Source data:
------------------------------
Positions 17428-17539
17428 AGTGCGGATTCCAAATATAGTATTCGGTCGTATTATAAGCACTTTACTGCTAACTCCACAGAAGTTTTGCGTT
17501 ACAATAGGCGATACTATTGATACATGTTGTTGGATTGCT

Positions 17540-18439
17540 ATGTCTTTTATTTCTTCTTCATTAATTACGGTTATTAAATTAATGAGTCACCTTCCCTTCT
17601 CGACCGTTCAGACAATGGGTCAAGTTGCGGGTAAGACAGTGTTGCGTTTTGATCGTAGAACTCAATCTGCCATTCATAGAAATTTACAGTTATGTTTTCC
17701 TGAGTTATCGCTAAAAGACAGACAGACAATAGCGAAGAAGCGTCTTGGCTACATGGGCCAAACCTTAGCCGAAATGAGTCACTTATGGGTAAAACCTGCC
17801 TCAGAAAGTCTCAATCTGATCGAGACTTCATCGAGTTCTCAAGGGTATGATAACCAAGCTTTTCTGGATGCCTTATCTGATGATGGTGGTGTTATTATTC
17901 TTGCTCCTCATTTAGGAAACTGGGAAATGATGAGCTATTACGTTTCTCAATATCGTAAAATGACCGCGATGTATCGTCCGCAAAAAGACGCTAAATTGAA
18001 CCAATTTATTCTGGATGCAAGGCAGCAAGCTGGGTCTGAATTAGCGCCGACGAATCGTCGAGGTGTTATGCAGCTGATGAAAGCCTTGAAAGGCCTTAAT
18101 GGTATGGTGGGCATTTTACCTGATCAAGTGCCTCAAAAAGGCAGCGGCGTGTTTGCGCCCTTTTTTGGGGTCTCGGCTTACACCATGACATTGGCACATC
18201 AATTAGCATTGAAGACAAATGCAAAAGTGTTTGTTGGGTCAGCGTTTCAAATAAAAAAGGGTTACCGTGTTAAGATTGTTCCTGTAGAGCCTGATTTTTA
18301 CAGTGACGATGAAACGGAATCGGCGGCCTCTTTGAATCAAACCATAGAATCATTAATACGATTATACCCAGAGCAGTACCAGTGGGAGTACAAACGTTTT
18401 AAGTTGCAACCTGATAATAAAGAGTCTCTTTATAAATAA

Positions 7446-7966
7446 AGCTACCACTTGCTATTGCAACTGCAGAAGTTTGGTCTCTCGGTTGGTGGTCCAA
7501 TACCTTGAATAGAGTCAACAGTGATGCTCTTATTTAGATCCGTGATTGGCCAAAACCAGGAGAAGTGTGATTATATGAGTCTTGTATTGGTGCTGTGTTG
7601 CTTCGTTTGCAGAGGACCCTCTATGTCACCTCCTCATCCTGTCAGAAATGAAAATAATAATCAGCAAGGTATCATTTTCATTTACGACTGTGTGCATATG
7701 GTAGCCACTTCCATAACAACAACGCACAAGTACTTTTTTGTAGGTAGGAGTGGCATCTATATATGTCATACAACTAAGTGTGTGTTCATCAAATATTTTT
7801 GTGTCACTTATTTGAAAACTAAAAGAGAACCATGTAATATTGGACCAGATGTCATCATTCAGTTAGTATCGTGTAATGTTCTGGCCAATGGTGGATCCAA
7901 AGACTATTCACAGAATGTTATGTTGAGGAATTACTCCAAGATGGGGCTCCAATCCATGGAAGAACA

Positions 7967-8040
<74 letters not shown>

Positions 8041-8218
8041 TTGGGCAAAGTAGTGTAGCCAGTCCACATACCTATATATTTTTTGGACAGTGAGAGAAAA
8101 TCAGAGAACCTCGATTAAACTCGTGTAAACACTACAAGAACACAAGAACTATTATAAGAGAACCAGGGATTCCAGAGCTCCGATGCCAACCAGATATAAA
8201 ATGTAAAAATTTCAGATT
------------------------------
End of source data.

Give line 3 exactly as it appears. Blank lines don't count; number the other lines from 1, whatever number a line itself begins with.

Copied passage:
17501 ACAATAGGCGATACTATTGATACATGTTGTTGGATTGCT